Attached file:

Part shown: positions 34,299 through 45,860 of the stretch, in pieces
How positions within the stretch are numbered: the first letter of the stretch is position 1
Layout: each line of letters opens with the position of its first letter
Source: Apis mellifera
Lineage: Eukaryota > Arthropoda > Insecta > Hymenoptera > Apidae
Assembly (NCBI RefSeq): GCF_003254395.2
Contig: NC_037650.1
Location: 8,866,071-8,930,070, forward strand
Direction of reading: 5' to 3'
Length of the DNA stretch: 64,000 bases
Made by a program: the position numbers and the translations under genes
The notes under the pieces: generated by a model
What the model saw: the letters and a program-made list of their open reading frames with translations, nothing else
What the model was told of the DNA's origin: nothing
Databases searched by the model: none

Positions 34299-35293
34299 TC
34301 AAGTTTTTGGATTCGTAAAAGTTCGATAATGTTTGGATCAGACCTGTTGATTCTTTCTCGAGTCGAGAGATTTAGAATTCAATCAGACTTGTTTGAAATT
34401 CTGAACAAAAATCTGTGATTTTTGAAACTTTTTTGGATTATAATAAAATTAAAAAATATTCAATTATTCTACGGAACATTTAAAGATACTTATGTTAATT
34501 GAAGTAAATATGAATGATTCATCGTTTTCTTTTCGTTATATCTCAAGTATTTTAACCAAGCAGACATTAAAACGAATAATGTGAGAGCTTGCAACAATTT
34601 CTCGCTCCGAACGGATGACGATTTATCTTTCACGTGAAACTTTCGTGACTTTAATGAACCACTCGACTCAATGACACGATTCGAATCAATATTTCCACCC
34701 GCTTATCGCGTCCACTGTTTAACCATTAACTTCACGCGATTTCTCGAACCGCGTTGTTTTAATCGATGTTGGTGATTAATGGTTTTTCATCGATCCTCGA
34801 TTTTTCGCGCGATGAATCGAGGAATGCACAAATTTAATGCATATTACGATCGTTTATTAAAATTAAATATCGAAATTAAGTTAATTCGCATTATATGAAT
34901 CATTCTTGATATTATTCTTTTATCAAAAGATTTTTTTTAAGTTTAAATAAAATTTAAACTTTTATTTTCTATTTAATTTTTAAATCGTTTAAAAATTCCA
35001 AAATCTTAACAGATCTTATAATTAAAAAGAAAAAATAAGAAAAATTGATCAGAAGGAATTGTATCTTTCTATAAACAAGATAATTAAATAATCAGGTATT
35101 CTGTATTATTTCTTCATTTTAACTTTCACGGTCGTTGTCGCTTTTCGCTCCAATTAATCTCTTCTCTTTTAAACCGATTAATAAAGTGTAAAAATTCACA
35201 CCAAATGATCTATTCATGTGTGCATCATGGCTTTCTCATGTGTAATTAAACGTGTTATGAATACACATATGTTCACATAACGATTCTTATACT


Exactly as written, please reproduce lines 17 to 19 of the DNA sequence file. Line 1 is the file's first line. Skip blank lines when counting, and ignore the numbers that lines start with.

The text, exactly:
34299 TC
34301 AAGTTTTTGGATTCGTAAAAGTTCGATAATGTTTGGATCAGACCTGTTGATTCTTTCTCGAGTCGAGAGATTTAGAATTCAATCAGACTTGTTTGAAATT
34401 CTGAACAAAAATCTGTGATTTTTGAAACTTTTTTGGATTATAATAAAATTAAAAAATATTCAATTATTCTACGGAACATTTAAAGATACTTATGTTAATT